What are the signs of bladder problems?
The bladder is a muscular organ located behind and slightly above your pubic bone that stores urine until it is ready to be expelled from your body. Bladder symptoms can be caused by conditions affecting nearby structures, infection, inflammation, injury, kidney or bladder stones, nervous system abnormalities, and tumors. Common bladder symptoms include bloody or pink-colored urine (hematuria), cloudy urine, difficulty urinating, foul-smelling urine, frequent urination, leaking of urine (incontinence), lower abdominal or pelvic discomfort, pain or burning with urination, and urgent need to urinate.
Bladder infection, inflammation, tumors and stones may be difficult to distinguish from each other based on symptoms alone; they can all cause urgency, frequency, lower abdominal or pelvic discomfort, pain or burning with urination, and blood in the urine. Cloudy or foul-smelling urine occurs more frequently with infection. Bladder infections may spread to the kidneys, causing back or abdominal pain, and can cause additional symptoms, such as fever. Cancers of the bladder that have locally advanced can also cause back or abdominal pain and fever; as the cancers progress, weight loss, anemia, and lower leg swelling can occur.
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Tumors and stones in the bladder can act as plugs and can make it difficult to urinate. In men, the upper portion of the tube that drains the bladder (the urethra) is surrounded by the prostate, which can enlarge and interfere with urination. Infection and inflammation of the prostate can cause symptoms similar to those of a bladder infection.
Weakness of the pelvic muscles or of the muscles that surround the urethra can cause urine leakage. Incontinence can also occur as part of overactive bladder syndrome. Nervous system abnormalities, such as spinal cord injury and multiple sclerosis (disease that affects the brain and spinal cord causing weakness, coordination, balance difficulties, and other problems), can cause urinary incontinence or difficulty initiating urination. Hormones associated with pregnancy and pressure on the bladder from the enlarging uterus can cause incontinence, as well as the need to urinate frequently.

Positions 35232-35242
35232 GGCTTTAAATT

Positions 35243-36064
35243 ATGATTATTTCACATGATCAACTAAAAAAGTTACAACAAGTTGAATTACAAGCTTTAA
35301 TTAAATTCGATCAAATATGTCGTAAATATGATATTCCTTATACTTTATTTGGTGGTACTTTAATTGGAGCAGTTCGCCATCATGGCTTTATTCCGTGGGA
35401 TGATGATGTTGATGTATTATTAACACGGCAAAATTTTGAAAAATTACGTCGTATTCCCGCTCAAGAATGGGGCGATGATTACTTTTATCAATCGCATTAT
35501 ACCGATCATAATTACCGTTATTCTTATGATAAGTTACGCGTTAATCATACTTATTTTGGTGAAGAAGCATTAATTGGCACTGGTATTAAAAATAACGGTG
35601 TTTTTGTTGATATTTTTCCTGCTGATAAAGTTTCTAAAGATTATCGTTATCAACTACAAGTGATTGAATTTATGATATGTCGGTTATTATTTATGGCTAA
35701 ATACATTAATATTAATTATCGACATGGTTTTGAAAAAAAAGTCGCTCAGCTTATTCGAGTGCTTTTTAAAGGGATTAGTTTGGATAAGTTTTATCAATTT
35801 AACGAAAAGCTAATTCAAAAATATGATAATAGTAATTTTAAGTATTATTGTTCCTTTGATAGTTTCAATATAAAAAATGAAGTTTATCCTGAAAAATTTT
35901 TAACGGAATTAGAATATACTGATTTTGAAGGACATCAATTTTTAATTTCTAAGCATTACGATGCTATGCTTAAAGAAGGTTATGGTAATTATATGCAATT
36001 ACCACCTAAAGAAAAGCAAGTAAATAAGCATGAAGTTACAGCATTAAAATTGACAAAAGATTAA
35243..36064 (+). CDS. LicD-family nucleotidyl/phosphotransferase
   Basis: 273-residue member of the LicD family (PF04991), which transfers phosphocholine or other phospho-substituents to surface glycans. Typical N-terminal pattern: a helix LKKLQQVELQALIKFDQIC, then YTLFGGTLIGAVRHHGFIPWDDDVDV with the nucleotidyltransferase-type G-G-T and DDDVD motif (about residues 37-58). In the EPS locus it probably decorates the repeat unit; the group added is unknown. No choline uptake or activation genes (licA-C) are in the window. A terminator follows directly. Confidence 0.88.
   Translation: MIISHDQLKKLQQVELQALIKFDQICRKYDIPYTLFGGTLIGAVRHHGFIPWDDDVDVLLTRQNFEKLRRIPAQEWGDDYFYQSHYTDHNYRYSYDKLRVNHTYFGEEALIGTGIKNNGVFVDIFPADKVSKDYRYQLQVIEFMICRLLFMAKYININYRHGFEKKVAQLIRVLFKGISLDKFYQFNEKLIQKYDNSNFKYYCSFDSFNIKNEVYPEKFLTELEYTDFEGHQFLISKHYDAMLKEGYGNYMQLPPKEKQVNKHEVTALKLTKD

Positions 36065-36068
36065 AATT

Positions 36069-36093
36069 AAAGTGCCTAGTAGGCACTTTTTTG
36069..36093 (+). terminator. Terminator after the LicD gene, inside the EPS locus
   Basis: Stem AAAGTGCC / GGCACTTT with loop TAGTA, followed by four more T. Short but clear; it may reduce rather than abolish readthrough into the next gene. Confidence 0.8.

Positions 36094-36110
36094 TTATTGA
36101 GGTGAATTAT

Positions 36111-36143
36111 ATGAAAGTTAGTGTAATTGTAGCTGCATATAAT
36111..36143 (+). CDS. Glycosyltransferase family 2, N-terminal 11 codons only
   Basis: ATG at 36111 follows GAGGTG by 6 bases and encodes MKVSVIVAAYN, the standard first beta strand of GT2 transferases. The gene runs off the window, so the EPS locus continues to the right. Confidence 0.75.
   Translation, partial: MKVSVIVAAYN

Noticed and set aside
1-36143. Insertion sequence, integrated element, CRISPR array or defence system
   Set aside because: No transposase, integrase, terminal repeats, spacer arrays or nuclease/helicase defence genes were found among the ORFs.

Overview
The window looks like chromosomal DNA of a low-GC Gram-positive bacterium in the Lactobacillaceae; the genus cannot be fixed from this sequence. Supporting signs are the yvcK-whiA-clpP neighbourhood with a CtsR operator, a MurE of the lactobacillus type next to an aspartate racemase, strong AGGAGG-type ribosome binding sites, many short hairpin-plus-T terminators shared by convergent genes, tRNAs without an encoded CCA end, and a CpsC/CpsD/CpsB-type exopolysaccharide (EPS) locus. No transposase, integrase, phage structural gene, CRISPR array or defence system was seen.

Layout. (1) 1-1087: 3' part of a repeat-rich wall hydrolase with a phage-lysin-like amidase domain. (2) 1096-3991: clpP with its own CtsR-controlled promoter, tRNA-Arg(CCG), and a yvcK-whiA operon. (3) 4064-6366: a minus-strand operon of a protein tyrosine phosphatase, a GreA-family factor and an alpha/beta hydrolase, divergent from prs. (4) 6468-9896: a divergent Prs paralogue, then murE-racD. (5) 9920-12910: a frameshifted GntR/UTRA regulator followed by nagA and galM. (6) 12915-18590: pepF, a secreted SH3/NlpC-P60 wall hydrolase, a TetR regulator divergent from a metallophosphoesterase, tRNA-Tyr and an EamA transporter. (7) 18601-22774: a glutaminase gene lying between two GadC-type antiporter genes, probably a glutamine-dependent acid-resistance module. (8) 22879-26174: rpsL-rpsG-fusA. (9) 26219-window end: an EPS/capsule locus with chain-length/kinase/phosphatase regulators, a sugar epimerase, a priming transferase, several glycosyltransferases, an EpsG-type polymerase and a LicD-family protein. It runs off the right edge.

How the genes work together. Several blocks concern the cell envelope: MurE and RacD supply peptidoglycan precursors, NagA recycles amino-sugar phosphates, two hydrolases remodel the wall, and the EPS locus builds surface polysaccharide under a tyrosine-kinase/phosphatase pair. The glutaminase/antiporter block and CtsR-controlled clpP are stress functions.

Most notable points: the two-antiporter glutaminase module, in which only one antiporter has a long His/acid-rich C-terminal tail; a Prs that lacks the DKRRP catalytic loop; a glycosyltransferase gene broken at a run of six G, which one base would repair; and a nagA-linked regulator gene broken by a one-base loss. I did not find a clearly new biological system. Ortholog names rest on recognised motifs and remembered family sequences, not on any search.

Bladder infection, cancer and trauma can lead to life-threatening complications, including infections of the kidneys and bloodstream, cancer spread, and hemorrhage. Seek immediate medical care (call 911) for serious symptoms, such as change in level of consciousness; change in mental status; high fever (higher than 101 degrees Fahrenheit); not producing any urine; severe abdominal, pelvic or back pain; severe nausea and vomiting; or uncontrolled or heavy bleeding.
If your bladder symptoms are persistent or cause you concern, seek prompt medical care.
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- Bladder diseases. Medline Plus, a service of the National Library of Medicine National Institutes of Health. http://www.nlm.nih.gov/medlineplus/bladderdiseases.html.
- Urinary incontinence. FamilyDoctor.org. http://familydoctor.org/familydoctor/en/diseases-conditions/urinary-incontinence.html.
- Nickel JC, Tripp DA, Pontari M, et al. Interstitial cystitis/painful bladder syndrome and associated medical conditions with an emphasis on irritable bowel syndrome, fibromyalgia and chronic fatigue syndrome. J Urol 2010; 184:1358.